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This is the country road that goes to the village where I live. Since I have lived here, I have always loved driving along this part of the road, which is like a tunnel of trees. Every beginning of each month I will take a picture from the same spot and post it here.
I think this photo does not really reflect the season; it would have been better if there had been some frost on the trees. But this is Ireland and it seems that the weather on this first day of the month of February decided to agree with the fact that it is officially Spring.
Spring? The first year I was in Ireland, I had a laugh when I was told on the 1st of February that it was the beginning of spring. I thought this person did not know what she was talking about or that people had been taught strange things at school. Surely, spring starts on the 21st of March, the day of the equinox?
I have since discovered that Ireland has its own seasonal calendar. When most countries in the North hemisphere would follow an astrological calendar, based on the dates of the solstices and equinoxes, or a meteorological one, Ireland has a calendar based on pagan traditions. Thus, spring starts on the 1st of February, summer on the 1st of May, autumn on the 1st of August and winter on the 1st of November.
Spring, you say? It might be time to plant the seeds I have bought for my summer veg then….
Here is an extract from Margaret Atwood’s poem “February” (how appropriate?). You can read the whole poem here.
Cat, enough of your greedy whiningand your small pink bumhole.Off my face! You’re the life principle,more or less, so get goingon a little optimism around here.Get rid of death. Celebrate increase. Make it be spring.
Last night I settled to read the two books I have on at the moment: Negotiating with the Dead by Margaret Atwood and My Life as a Man by Philip Roth. Although both deal with the writer, they are quite different, but wait! During my reading of Negotiating with the Dead, I came across this passage:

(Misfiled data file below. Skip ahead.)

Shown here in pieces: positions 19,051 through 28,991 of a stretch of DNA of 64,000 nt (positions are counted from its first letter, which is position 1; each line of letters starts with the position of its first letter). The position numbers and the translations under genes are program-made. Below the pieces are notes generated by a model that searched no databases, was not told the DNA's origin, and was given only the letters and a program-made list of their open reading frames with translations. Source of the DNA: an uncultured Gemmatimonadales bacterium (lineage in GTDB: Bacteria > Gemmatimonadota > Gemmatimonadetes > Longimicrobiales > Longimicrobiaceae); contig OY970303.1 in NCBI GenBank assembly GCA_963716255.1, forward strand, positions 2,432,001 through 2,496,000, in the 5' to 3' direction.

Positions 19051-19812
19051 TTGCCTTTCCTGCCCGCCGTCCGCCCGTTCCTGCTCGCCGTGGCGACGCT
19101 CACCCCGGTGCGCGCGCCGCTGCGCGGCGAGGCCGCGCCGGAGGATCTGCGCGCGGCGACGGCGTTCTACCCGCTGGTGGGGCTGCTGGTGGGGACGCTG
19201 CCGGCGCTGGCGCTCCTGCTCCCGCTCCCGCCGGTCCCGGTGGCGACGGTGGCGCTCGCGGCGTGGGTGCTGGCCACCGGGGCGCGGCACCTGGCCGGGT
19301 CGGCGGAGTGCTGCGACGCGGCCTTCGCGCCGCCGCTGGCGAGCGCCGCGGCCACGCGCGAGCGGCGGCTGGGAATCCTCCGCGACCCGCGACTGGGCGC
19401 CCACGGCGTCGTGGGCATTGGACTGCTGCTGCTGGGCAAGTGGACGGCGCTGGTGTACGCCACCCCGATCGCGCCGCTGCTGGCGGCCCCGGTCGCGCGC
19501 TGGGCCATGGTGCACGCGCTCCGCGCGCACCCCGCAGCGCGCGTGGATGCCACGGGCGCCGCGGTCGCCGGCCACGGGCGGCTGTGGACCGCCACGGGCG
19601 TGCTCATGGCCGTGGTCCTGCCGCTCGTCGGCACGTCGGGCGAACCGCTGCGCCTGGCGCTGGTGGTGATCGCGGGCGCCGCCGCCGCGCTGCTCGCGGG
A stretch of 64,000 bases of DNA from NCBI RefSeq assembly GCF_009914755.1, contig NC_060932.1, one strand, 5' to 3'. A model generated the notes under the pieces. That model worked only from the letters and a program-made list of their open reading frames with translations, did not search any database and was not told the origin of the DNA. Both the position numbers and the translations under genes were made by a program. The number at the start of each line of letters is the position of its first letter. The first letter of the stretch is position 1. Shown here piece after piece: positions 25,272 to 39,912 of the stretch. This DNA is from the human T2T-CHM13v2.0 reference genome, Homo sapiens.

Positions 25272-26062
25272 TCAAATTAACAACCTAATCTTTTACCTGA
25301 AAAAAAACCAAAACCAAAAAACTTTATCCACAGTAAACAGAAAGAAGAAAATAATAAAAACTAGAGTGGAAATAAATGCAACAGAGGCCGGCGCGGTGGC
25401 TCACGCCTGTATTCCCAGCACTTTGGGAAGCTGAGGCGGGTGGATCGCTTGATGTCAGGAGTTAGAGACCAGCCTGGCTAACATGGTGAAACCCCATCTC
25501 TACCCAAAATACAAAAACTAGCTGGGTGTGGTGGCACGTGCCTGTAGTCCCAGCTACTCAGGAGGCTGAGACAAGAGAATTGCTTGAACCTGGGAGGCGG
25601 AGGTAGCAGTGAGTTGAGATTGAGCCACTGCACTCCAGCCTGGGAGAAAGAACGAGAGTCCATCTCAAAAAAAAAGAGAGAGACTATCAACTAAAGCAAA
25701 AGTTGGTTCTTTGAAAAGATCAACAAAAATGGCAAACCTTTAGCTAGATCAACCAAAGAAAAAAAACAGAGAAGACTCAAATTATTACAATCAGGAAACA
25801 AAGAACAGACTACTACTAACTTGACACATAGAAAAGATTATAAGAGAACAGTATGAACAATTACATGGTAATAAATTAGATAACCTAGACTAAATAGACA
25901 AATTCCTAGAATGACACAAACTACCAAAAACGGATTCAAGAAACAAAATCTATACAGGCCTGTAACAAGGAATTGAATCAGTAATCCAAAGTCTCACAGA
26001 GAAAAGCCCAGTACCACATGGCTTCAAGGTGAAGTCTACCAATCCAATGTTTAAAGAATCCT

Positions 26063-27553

“No doubt this is because I was told, in 1960, as a twenty-year-old poet, by an older poet who was a man, that I would never come to anything as a poet until I had been a truck-driver, thus learning at first hand what real people actually did all day. I don’t think there are any tried true correlations of that reliable cause-and-effect sausage-machine kind between life and art, or none that have to do with quality – that is, raw material into the truck-driver’s seat, and after a while, accomplished top-grade artist out the other door. But perhaps if it had been possible for me to hire myself out as a female truck-driver – which it was nor, yet, there and then – I would have done it, and it would have become one of those formative experiences biographers are so fond of talking about, and then I might have thought otherwise.”
A paragraph later, I put down this book and opened My Life as a Man. In the first paragraph I read, I found the following quotation:
“Unattached and on her own, a woman was supposedly not even able to go to the movies or out to a restaurant by herself, let alone perform and appendectomy or drive a truck. It was up to us then to give them the value and the purpose that society at large withheld – by marrying them.”
I got that weird feeling of déjà-lu. Strange…
My conclusion is that the Feminists got it all wrong: driving trucks was the way forward!
I found this quote on intelligence while reading Pale Fire by Vladimir Nabokov. I love it, so I thought I would share it with you 🙂
“that is his head, containing a brain of a different brand than that of the synthetic jellies preserved in the skulls around him”
What a nice compliment!